Life

What type of God do you believe in?

On the universe’s essential nature and its posture towards us.

Having a belief in God is neither good or bad. What matters is what type of God you believe in.

Who you believe God to be, the character and values you believe him/her to hold, is what determines the impact that belief will have in your life.

We’re all handed a version of God (a version of the universe’s posture towards us and the rest of creation). It’s up to us to decide whether or not that version is in alignment with what we know about the world we live in and those we share life with.

For me, most of the version I was taught growing up contradicts what I’ve come to know about the world. Much of which negatively impacted my life. And so I’ve spent the better part of a decade redefining what I believe to be our universe’s essential nature and what it means to live life well as a citizen of it.

I don’t find issue with people who reject God. Because most people who reject God entirely were handed a terrible version. And many, like me, have had to leave certain words and language behind because they carry too much misplaced meaning.

It’s less about God, or Universe, or Spirit, or Allah, or whatever name a culture uses most. At the base level, the key question is simply, What is the universe’s essential nature and what is its posture towards us?

All the fruits (good or bad) of one’s belief system, grow from that single seed.

Is there room in this universe for all of us? All of our infinite diversity? Or is there only room for a few? Is the universe angry? Loving? Impartial? Is now all we have? Or is there a tomorrow?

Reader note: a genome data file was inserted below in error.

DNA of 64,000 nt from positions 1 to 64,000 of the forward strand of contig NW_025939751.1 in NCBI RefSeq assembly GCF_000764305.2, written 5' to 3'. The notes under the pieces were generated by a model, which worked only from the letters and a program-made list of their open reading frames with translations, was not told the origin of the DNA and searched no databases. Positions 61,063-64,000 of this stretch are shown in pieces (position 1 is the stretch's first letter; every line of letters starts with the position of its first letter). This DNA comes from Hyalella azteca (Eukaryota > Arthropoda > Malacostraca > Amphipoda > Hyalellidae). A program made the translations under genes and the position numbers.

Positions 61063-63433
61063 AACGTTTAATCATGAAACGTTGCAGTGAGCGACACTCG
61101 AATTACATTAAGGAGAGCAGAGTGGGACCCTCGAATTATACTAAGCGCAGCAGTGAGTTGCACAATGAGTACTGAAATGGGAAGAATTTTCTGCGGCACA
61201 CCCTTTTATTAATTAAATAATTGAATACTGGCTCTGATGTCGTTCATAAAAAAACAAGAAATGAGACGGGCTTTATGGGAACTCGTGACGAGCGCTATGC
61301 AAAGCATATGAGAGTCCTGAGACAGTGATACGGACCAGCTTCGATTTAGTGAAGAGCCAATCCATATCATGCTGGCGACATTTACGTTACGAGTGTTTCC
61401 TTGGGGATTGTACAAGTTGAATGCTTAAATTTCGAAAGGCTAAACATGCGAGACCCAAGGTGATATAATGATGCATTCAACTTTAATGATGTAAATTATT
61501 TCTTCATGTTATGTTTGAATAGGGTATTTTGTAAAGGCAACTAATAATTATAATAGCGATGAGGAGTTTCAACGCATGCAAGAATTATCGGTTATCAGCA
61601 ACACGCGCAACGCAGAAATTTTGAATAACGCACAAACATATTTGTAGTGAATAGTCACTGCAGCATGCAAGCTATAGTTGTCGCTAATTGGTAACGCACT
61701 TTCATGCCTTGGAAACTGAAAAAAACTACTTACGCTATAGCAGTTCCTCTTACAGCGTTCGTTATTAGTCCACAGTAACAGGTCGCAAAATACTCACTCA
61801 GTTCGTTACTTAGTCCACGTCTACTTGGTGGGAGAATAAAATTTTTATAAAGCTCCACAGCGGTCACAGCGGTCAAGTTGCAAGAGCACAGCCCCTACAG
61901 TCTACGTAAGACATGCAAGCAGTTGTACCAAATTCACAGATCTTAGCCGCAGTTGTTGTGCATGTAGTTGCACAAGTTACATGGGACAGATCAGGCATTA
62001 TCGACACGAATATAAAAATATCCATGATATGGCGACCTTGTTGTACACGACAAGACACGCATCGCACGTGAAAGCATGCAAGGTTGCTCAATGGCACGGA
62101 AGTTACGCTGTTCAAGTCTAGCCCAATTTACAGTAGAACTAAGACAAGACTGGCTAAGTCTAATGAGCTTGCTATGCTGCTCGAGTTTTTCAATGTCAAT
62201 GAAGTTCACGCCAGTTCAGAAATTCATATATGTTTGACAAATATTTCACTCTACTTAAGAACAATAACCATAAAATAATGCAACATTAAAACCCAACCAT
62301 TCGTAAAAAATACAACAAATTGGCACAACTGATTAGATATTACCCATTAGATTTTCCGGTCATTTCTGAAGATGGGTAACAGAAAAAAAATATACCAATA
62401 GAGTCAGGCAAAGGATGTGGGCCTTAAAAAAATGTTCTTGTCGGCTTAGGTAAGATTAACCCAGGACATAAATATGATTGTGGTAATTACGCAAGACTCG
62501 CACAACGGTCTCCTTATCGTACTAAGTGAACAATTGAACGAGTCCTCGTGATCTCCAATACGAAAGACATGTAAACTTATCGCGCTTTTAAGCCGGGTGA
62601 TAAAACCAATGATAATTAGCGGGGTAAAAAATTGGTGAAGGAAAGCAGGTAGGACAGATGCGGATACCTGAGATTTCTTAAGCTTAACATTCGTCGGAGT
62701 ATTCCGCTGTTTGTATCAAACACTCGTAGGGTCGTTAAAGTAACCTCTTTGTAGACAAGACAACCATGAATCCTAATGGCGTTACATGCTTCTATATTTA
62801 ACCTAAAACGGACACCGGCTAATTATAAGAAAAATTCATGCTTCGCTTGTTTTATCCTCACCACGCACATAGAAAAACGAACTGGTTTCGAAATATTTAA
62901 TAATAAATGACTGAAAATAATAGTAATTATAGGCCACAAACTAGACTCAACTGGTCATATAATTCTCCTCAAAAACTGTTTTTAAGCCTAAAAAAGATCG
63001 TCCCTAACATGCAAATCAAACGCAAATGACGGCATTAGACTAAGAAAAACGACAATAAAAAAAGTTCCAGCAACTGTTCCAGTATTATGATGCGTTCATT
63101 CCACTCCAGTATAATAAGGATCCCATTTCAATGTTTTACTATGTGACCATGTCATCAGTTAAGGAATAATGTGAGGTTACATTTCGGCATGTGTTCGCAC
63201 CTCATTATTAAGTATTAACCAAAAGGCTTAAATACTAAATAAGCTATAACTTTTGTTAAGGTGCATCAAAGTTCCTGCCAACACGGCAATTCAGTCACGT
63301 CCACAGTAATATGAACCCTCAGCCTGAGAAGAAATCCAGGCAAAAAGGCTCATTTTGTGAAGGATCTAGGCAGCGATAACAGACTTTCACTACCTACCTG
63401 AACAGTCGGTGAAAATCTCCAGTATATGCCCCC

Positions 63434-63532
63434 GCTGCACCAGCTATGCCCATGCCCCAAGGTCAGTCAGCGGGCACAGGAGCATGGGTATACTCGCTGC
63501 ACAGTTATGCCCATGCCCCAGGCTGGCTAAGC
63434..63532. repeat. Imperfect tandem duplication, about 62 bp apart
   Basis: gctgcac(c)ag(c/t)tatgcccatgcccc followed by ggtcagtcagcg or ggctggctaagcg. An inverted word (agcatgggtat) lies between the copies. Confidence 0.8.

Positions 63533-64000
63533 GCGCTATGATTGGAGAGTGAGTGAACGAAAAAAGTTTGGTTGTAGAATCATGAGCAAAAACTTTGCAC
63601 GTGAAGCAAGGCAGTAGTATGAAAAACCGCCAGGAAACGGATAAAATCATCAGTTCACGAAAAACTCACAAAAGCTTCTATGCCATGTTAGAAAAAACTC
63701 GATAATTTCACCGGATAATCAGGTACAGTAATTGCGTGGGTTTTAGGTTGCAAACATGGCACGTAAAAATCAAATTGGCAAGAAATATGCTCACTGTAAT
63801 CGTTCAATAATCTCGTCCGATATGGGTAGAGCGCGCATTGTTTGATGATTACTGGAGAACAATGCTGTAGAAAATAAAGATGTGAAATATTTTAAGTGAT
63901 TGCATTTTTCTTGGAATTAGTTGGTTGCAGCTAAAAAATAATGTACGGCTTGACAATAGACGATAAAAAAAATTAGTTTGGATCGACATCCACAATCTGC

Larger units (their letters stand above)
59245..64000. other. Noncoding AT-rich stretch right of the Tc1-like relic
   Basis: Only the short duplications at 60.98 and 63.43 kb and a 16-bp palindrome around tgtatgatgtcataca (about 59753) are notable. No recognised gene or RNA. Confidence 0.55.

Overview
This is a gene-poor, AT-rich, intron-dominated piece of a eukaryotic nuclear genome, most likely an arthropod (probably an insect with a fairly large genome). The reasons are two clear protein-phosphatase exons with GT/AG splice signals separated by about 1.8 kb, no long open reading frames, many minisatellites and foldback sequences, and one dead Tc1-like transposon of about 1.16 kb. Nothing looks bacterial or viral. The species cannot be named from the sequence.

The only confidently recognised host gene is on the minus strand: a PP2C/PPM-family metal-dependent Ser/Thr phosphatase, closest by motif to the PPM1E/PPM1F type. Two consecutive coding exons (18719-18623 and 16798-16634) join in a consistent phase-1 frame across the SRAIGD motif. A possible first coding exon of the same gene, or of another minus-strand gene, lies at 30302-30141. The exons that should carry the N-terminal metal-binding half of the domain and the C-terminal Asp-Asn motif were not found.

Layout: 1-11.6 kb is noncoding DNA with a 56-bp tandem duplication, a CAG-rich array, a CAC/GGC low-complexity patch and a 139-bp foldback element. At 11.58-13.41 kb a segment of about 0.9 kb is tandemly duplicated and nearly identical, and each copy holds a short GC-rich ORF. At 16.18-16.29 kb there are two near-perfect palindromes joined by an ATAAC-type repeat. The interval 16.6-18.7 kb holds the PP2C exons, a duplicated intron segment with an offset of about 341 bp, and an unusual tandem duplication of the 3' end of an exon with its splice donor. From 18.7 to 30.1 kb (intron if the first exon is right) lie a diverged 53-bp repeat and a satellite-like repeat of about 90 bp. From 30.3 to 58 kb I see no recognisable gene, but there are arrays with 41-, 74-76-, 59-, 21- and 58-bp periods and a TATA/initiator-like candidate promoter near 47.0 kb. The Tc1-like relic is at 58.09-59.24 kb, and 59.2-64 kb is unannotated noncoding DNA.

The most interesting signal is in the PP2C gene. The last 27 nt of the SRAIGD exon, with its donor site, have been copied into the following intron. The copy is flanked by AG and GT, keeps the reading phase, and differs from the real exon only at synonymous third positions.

These are questions that are impossible to factually answer.

But factual truth isn’t the point of the questions.

The point of the questions is to assess how our own positions on those questions affect the quality of our life and those around us. 

Is the fruit of our belief life-taking or life-giving?

For example, if you believe there’s only room for a few, then you’ll spend your energies either (a) obsessing over saving everyone (ironically, from your belief, not theirs) or (b) casting away those that don’t fit your definition of “in”.

I would argue that this belief is life-taking.

For me, the filter is simple: Is my belief system, my framework for making sense of the world, (a) big enough for everyone to thrive inside it? Or, (b) only making room for a portion of us?

The answer should always be (a). If it isn’t, I widen my frame. 

One of my favorite quotes is from Ayn Rand:

Contradictions do not exist. Whenever you think you are facing a contradiction, check your premises. You will find that one of them is wrong.

When it comes to my personal framework, any time real life experience contradicts my theoretical frame, I know that it’s a result of my vastly deficient understanding of the universe.

So instead of attempting to restrict the universe into my own limitations, I accept its invitation to grow my capacity for empathy, inclusiveness, and love.

🤝 Stay in touch

I send an email several times a year with a handful of the most interesting things I’ve written or uncovered at home, abroad, and on the web.

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